GREEN: At this time, you say, I mean once we’re involved, there’s two fights here. There’s one in Iraq and there’s one in Syria. Once we’re committed, don’t we have to follow that through, even if it does lead us into Syria?

PLIBERSEK: Well I think the situation in Syria is tragic, it’s extremely concerning, about 200 000 people have lost their lives. We’ve got pretty much half of the population of Syria displaced from their homes, including millions of people living in countries like Turkey, Lebanon and Jordan and neighbouring countries and we absolutely have a humanitarian responsibility to help those people who are being displaced. We are not doing enough by any means in helping neighbouring countries deal with the refugees flowing over the border. But there are a couple of key differences between Syria and Iraq, the first key difference is the Iraqi Government, the democratically elected government of Iraq have asked for Australia’s help and the help of the international community. There isn’t such a legal basis for involvement in Syria. There is also a lot less clarity about what the objective would be, it’s an extremely fractured situation there with many, many groups operating. It’s impossible to see how Australia’s military involvement would improve the situation there. But our humanitarian assistance and I mean money to the UN and its agencies to provide food and shelter and education for children and also our humanitarian response could involve bringing more Syrian refugees to Australia, because the Government made great fanfare of taking an extra 2200 - well I think if you’ve got millions of people in countries like Jordan, Lebanon and Turkey we can surely do a bit better than that.

GREEN: You say that Syria is fractured, lacks clarity, is there a clear ambition for involvement in Iraq, militarily?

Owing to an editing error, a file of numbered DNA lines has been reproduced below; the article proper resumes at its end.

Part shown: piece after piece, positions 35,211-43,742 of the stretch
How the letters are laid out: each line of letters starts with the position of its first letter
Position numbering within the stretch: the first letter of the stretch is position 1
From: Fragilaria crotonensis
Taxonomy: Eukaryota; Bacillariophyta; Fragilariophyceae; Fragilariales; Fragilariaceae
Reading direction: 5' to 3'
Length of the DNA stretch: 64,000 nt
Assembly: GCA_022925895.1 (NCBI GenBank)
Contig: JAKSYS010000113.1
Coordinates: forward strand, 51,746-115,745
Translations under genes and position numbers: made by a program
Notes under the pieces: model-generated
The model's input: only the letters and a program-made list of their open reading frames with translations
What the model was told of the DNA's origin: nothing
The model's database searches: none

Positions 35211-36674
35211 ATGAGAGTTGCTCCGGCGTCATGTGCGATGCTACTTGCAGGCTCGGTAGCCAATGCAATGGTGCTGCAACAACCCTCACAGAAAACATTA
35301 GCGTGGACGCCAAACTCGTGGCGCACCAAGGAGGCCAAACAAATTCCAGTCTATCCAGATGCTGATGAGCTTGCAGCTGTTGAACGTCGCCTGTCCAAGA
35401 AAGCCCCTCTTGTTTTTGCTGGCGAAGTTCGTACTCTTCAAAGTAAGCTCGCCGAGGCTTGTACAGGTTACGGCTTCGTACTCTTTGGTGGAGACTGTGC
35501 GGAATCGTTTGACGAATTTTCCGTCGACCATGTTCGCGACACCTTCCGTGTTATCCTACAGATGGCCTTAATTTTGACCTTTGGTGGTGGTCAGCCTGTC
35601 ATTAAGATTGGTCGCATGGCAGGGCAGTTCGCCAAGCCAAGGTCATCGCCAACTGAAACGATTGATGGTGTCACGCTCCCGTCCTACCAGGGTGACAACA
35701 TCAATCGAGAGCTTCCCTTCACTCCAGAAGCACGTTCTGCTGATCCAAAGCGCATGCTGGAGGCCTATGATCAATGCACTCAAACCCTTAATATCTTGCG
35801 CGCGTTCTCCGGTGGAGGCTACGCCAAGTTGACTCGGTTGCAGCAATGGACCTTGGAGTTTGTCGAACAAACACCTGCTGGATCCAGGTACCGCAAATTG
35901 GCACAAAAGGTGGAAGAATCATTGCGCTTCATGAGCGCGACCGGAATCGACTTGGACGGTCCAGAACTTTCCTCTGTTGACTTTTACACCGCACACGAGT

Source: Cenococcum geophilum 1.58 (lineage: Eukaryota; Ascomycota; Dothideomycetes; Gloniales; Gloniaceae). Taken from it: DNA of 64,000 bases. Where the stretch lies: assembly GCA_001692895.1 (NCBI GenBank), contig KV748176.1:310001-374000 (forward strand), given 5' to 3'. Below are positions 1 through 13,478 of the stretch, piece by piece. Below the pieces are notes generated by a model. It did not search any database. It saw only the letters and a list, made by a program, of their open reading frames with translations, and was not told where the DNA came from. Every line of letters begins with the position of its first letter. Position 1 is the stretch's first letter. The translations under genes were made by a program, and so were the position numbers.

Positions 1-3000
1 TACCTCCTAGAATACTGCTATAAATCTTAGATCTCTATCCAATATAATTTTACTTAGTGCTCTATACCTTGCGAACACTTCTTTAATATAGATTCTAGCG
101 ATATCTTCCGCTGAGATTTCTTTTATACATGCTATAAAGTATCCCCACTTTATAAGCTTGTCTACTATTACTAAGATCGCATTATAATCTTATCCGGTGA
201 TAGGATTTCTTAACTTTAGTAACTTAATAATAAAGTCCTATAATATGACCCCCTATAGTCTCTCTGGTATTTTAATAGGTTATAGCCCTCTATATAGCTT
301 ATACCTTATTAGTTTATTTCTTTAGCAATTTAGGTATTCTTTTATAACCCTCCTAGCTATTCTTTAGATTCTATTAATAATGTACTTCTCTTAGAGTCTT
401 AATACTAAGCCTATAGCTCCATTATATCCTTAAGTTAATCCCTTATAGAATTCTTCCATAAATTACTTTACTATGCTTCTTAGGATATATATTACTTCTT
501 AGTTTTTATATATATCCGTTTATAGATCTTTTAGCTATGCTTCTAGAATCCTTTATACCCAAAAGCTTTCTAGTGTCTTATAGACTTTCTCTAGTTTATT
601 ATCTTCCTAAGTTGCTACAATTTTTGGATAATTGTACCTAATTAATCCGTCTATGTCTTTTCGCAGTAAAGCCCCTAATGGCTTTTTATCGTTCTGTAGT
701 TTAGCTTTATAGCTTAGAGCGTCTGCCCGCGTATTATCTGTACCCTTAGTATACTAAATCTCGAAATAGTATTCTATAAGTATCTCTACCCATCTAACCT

PLIBERSEK: Yes I think the very clear ambition in Iraq is to make it possible for the Iraqi Government to take responsibility for its own security as quickly as possible so that Australia and all of the other countries that are involved can come back home. There’s a very clear objective which is stopping the march of IS, stopping them taking town after town, village after village, and killing, enslaving, raping as they go. But we should only be involved in a limited way and only for as long as it takes for the Iraqi Government to take responsibility for the security of its own people.

GREEN: Do you have reservations, Tanya Plibersek, about the cost of this? Treasurer Joe Hockey said today that more budget cuts are on the way to pay for hundreds of millions of dollars of new defence and security spending.

PLIBERSEK: Look I think it’s very important we examine every element of this and think very deeply and clearly about it because our involvement in Iraq in 2003 was a disaster. It was a disaster for Australia, it was a disaster for Iraq, the ongoing conflict in Iraq that lasted for many years and saw so many civilian deaths is not something that we should dismiss. You’ve raised the question of cost, I think where you see whole populations at threat of genocide or ethnic cleansing we can’t ask ourselves what dollar value we are prepared to put on those lives. I think that a terrible way of considering this problem. We have to consider this problem in a way that puts our international responsibility and ethical decision making at the centre of it.

GREEN: But the Treasurer has signalled that it will be expensive and he is signalling cuts to the budget to pay for that expense. Presumably given the Opposition’s bipartisan support your commitment to this mission, you’ll also support those budget cuts.

PLIBERSEK: Joe Hockey’s budget has been a disaster from beginning to end and I’m very happy to talk about the budget. I don’t really want to link the cost of people’s lives in northern Iraq with budget cuts in Australia. But I will talk about the budget itself.